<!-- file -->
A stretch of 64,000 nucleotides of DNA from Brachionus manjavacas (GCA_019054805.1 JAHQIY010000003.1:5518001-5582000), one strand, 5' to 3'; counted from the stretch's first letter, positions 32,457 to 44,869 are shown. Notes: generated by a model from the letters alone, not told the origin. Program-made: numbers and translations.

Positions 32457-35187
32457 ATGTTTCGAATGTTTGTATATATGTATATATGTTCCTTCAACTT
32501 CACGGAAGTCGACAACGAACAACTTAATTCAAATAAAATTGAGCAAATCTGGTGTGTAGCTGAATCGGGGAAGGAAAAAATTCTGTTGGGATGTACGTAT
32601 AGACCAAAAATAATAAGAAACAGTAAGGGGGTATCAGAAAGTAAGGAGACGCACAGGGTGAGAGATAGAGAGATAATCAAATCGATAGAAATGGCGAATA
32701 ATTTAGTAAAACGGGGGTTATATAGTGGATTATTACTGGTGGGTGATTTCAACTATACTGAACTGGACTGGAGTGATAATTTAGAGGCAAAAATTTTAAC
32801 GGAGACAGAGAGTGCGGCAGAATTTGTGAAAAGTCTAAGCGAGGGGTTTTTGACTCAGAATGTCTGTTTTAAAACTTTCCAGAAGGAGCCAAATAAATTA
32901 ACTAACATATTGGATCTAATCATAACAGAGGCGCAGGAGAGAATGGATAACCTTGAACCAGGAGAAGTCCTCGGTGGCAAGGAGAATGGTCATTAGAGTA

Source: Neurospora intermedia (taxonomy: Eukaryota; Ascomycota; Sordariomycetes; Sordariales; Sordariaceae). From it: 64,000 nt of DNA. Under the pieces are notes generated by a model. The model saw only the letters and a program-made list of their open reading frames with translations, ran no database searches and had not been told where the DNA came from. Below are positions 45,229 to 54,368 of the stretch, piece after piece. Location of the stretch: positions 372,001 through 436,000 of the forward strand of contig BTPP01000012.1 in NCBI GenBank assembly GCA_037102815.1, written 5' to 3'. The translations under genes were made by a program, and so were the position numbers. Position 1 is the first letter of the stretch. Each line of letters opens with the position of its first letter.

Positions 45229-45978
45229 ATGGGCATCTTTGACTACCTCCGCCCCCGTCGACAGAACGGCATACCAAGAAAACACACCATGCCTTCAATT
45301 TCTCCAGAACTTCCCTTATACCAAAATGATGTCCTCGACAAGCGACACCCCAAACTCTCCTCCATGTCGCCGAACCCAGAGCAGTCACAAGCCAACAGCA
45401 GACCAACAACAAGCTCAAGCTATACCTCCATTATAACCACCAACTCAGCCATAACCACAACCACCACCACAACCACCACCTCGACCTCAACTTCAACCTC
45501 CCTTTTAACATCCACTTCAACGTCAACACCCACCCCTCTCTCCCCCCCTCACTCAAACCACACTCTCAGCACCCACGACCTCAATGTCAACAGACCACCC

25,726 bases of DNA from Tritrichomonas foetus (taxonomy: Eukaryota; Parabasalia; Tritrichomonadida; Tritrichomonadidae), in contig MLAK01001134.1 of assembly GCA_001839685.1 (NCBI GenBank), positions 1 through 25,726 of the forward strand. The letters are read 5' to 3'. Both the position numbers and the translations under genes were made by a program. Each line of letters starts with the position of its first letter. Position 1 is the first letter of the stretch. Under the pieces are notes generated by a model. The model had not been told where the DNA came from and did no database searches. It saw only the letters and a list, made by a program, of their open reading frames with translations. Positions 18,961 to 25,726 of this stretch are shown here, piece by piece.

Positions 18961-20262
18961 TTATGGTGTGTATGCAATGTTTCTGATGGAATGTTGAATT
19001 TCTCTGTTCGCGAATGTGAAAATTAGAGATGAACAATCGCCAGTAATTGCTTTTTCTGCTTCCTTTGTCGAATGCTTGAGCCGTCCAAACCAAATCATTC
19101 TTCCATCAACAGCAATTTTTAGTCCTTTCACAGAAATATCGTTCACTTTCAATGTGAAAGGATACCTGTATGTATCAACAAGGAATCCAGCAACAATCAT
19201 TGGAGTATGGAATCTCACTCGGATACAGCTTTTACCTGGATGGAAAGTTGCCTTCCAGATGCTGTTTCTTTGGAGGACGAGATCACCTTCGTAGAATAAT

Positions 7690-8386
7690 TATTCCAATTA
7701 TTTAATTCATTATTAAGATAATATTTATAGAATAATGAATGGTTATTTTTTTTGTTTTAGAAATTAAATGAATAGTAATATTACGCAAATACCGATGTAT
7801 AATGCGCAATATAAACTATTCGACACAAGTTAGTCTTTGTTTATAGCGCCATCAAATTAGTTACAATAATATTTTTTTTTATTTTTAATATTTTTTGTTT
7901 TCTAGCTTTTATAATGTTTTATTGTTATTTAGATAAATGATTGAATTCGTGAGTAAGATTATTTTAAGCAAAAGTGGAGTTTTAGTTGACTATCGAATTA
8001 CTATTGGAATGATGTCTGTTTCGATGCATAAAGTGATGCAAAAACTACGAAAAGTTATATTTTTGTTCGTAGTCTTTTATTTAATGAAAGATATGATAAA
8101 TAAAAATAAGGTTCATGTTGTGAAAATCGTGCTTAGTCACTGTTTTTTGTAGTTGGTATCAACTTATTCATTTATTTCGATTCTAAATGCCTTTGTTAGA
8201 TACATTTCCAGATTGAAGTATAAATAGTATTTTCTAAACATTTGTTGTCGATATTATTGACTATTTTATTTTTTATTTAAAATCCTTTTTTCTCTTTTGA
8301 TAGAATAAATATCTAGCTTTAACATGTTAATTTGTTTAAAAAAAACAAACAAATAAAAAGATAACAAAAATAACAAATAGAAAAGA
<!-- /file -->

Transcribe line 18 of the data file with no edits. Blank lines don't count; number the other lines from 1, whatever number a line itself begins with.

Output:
19001 TCTCTGTTCGCGAATGTGAAAATTAGAGATGAACAATCGCCAGTAATTGCTTTTTCTGCTTCCTTTGTCGAATGCTTGAGCCGTCCAAACCAAATCATTC